To commemorate Remembrance Day 2020, children from Blackburn Children’s University took part in online craft making activities delivered by students from Blackburn University Centre’s School of Art and Society.
The event was introduced by Steve Irwin of Blackburn Museum and Art Gallery who talked about the importance of listening to the memories and stories of those who were children during the WWII.
This was followed by a Treasure Hunt, with the children solving clues to find household items that evacuee children would have taken with them to their foster homes. They also learned about the Dickin Medal awarded to brave animals in times of conflict and made medals and purple poppies for an animal of their choice.
In another activity, the children were invited to make the connection between the gas masks worn during WWII and the face masks we are required to wear during the pandemic, before designing their own unique face masks.
The children’s designs will be printed and made into face masks by Blackburn University Centre Fashion and Textiles undergraduates and sent back to the children via Blackburn Children’s University Manager, Sara Burton.
Following the event, Project Leads Sandra Nichol and Val Jessop said: “The items produced by the children were wonderful! They were thoughtful, creative and very imaginative.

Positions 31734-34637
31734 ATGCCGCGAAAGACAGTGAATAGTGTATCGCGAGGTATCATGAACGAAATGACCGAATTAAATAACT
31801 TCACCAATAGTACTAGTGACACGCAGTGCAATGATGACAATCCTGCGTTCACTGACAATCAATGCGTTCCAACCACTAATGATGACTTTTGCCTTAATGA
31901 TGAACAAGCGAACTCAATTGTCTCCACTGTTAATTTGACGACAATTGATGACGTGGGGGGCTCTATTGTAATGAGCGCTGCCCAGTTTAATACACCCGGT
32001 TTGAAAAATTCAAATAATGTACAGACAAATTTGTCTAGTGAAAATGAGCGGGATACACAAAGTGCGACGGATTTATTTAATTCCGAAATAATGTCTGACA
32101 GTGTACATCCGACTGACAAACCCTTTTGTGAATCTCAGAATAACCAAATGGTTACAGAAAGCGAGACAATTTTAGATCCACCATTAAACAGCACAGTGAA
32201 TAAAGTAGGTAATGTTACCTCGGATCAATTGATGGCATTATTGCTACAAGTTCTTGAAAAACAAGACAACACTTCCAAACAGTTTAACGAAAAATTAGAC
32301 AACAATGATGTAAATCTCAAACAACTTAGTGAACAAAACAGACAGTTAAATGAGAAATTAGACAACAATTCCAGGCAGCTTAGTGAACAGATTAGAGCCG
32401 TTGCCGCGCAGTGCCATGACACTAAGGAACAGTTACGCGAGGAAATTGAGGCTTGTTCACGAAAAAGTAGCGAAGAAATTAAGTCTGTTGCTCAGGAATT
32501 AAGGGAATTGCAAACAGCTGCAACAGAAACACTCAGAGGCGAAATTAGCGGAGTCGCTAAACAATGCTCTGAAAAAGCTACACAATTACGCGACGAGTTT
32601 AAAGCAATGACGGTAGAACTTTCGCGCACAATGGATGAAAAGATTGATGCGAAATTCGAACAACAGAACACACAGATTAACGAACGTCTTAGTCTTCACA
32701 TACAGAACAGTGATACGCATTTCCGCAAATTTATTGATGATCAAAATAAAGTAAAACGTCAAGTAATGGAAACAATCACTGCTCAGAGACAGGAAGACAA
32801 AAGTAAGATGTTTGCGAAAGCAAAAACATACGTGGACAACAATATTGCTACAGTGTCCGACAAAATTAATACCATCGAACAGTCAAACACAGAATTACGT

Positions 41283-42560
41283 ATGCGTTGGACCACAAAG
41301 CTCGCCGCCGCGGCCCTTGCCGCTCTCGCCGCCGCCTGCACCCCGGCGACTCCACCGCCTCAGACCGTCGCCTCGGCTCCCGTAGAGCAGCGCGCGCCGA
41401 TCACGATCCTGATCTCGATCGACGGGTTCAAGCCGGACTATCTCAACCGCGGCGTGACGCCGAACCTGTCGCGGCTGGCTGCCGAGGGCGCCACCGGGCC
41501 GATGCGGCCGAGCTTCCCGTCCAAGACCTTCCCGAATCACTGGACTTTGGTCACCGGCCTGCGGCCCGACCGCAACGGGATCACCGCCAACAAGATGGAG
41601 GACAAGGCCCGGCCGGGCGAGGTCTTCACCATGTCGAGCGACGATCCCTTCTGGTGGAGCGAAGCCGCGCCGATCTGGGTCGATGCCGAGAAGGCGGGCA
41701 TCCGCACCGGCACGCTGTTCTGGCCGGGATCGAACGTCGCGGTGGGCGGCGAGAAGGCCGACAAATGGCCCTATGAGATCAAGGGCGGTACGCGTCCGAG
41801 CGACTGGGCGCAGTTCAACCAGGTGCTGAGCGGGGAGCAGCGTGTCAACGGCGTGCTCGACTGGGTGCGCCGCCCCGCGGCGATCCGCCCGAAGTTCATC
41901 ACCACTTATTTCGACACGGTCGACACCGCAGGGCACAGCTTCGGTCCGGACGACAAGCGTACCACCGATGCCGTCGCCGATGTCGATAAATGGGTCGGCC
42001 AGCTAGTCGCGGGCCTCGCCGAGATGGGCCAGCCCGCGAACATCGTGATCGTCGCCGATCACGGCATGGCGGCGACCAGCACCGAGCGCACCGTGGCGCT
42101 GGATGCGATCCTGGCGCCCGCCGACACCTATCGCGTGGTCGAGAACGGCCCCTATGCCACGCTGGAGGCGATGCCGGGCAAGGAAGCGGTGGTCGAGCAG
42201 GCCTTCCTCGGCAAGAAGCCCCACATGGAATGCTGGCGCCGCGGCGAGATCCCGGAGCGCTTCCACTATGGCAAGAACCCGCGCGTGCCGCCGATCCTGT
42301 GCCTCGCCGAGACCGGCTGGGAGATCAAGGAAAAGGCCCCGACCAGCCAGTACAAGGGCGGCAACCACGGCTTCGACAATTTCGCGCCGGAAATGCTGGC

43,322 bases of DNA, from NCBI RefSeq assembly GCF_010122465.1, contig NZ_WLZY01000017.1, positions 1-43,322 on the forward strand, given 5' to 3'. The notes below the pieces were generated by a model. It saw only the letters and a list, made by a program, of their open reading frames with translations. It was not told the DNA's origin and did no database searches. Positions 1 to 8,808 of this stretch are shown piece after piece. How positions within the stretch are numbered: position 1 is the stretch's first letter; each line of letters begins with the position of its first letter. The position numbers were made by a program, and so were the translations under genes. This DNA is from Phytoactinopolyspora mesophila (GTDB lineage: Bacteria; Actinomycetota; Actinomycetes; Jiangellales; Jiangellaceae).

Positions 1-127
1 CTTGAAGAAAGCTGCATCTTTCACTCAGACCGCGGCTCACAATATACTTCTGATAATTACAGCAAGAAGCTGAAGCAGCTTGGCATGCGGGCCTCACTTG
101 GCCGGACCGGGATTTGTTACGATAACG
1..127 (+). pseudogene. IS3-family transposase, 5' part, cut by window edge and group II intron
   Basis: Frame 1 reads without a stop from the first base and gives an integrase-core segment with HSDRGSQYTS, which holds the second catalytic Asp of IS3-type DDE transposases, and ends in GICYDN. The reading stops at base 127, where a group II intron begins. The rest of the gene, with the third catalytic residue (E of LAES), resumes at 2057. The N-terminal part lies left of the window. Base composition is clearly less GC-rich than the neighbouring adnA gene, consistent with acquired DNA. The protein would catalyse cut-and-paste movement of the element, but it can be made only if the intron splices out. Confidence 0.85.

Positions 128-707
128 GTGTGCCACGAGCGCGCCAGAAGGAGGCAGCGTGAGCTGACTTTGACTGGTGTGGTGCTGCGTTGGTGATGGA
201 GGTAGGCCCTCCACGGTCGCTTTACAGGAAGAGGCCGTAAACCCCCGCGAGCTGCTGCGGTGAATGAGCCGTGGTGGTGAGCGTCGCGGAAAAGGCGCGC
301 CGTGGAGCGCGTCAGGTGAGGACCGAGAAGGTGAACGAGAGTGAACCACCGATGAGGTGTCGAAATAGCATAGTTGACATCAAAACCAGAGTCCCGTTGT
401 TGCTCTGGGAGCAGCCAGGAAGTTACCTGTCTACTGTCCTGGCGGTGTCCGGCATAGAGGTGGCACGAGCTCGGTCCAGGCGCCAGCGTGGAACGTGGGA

“We were very impressed with their polite behaviour and the enthusiasm with which they asked and answered questions about WWII. Our students have worked very hard to plan these activities and this was a very enjoyable event.”
Sara Burton from Blackburn Children’s University said: “What a fantastic event! This was a little different to meeting face-to-face, however, the quality and content did not suffer at all.
“The planning before the event from the staff and students at Blackburn University Centre was second to none and the feedback from both parents and carers and children has been brilliant. The children did so much in the two hours and many continued with their designing after the event was finished. I cannot wait for the next one!”